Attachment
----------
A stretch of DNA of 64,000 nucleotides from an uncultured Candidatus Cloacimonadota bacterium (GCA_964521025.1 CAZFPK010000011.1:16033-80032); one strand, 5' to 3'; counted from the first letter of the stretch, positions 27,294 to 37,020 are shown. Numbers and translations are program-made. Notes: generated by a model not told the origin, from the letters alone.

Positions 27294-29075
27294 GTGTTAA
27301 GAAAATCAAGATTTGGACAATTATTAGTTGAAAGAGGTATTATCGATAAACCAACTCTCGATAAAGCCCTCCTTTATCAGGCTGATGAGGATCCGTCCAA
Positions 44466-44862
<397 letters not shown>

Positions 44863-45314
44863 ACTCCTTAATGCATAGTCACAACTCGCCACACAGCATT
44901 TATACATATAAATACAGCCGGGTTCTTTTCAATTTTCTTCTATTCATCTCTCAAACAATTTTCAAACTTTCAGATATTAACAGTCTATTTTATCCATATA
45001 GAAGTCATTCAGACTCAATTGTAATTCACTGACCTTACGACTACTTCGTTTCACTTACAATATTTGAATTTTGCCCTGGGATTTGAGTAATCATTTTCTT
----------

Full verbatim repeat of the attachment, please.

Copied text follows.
A stretch of DNA of 64,000 nucleotides from an uncultured Candidatus Cloacimonadota bacterium (GCA_964521025.1 CAZFPK010000011.1:16033-80032); one strand, 5' to 3'; counted from the first letter of the stretch, positions 27,294 to 37,020 are shown. Numbers and translations are program-made. Notes: generated by a model not told the origin, from the letters alone.

Positions 27294-29075
27294 GTGTTAA
27301 GAAAATCAAGATTTGGACAATTATTAGTTGAAAGAGGTATTATCGATAAACCAACTCTCGATAAAGCCCTCCTTTATCAGGCTGATGAGGATCCGTCCAA
Positions 44466-44862
<397 letters not shown>

Positions 44863-45314
44863 ACTCCTTAATGCATAGTCACAACTCGCCACACAGCATT
44901 TATACATATAAATACAGCCGGGTTCTTTTCAATTTTCTTCTATTCATCTCTCAAACAATTTTCAAACTTTCAGATATTAACAGTCTATTTTATCCATATA
45001 GAAGTCATTCAGACTCAATTGTAATTCACTGACCTTACGACTACTTCGTTTCACTTACAATATTTGAATTTTGCCCTGGGATTTGAGTAATCATTTTCTT